To such a deep delight 'twould win me,That with music loud and long, I would build that dome in air, That sunny dome! those caves of ice!And all who heard should see them there, And all should cry, Beware! Beware! His flashing eyes, his floating hair!Weave a circle round him thrice,And close your eyes with holy dread, For he on honey-dew hath fed, And drunk the milk of Paradise.
“Love” (S.T. Coleridge)
All thoughts, all passions, all delights,Whatever stirs this mortal frame,Are all but ministers of Love,And feed his sacred flame.Oft in my waking dreams do ILive o'er again that happy hour,When midway on the mount I layBeside the ruined tower.The moonshine stealing o'er the sceneHad blended with the lights of eve;And she was there, my hope, my joy,My own dear Genevieve!She leant against the armed man,The statue of the armed knight;She stood and listened to my lay,Amid the lingering light. Few sorrows hath she of her own,My hope! my joy! my Genevieve!She loves me best, whene'er I singThe songs that make her grieve.I played a soft and doleful air,I sang an old and moving story - An old rude song, that suited wellThat ruin wild and hoary.She listened with a flitting blush,With downcast eyes and modest grace;For well she knew I could not chooseBut gaze upon her face.I told her of the Knight that woreUpon his shield a burning brand;And that for ten long years he wooedThe Lady of the Land.I told her how he pined: and ah!The deep, the low, the pleading toneWith which I sang another's loveInterpreted my own.She listened with a flitting blush,With downcast eyes and modest grace;And she forgave me, that I gazedToo fondly on her face!But when I told the cruel scornThat crazed that bold and lovely Knight,And that he crossed the mountain-woods,Nor rested day nor night;That sometimes from the savage den,And sometimes from the darksome shade,And sometimes starting up at once In green and sunny glade, - There came and looked him in the faceAn angel beautiful and bright;And that he knew it was a Fiend,This miserable Knight!And that, unknowing what he did,He leaped amid a murderous band,And saved from outrage worse than deathThe Lady of the Land;And how she wept, and clasped his knees;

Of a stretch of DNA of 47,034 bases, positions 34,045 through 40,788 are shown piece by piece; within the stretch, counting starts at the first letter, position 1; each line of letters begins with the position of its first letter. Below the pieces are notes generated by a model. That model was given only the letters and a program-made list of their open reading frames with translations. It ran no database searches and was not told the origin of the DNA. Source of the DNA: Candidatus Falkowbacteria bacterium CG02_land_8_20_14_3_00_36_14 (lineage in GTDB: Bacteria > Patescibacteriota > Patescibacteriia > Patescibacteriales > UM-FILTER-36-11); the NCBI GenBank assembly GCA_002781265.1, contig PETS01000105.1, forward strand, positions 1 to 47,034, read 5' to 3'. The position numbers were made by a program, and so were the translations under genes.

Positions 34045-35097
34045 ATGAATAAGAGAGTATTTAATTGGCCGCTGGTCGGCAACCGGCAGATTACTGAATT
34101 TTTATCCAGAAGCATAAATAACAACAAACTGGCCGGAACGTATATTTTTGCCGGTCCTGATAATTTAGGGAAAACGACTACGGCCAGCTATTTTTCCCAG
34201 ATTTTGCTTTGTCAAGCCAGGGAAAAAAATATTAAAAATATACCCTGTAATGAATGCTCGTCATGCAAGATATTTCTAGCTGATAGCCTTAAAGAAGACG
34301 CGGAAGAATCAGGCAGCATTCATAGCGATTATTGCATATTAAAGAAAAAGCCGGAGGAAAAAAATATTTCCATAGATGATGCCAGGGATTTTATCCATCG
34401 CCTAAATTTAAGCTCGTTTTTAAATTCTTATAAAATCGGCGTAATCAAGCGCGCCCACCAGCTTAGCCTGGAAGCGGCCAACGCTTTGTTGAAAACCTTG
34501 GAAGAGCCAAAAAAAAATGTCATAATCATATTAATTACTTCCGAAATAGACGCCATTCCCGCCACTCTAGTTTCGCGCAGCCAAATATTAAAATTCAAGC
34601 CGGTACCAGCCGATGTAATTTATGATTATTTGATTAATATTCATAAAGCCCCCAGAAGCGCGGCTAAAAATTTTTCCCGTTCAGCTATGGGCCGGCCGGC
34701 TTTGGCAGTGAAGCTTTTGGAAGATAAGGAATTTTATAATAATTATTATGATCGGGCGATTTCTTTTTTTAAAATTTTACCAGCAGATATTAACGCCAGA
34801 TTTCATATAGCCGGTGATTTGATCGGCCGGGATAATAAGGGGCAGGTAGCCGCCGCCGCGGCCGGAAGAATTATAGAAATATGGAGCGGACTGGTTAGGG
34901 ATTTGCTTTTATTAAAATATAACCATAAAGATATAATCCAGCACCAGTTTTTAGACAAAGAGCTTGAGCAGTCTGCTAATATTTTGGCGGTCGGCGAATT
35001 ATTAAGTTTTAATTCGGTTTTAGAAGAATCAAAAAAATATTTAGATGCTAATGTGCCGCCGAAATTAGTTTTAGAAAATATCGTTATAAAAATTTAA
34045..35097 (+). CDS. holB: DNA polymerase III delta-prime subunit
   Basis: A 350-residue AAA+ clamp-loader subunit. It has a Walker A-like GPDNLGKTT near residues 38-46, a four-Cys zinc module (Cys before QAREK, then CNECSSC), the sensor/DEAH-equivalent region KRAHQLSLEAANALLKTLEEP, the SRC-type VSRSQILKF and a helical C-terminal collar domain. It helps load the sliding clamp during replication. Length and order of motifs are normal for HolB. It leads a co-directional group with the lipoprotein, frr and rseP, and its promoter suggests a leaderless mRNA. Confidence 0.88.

And how she tended him in vain;And ever strove to expiateThe scorn that crazed his brain; - And that she nursed him in a cave;And how his madness went away,When on the yellow forest-leavesA dying man he lay; - His dying words -but when I reachedThat tenderest strain of all the ditty,My faltering voice and pausing harpDisturbed her soul with pity!All impulses of soul and senseHad thrilled my guileless Genevieve;The music and the doleful tale,The rich and balmy eve;And hopes, and fears that kindle hope,An undistinguishable throng,And gentle wishes long subdued,Subdued and cherished long! She wept with pity and delight,She blushed with love, and virgin shame;And like the murmur of a dream, I heard her breathe my name.Her bosom heaved -she stepped aside,As conscious of my look she stepped - Then suddenly, with timorous eye,She fled to me and wept.She half enclosed me with her arms,She pressed me with a meek embrace;And bending back her head, looked up,And gazed upon my face.'Twas partly love, and partly fear,And partly 'twas a bashful art,That I might rather feel, than see,The swelling of her heart.I calmed her fears, and she was calm,And told her love with virgin pride;And so I won my Genevieve,My bright and beauteous Bride.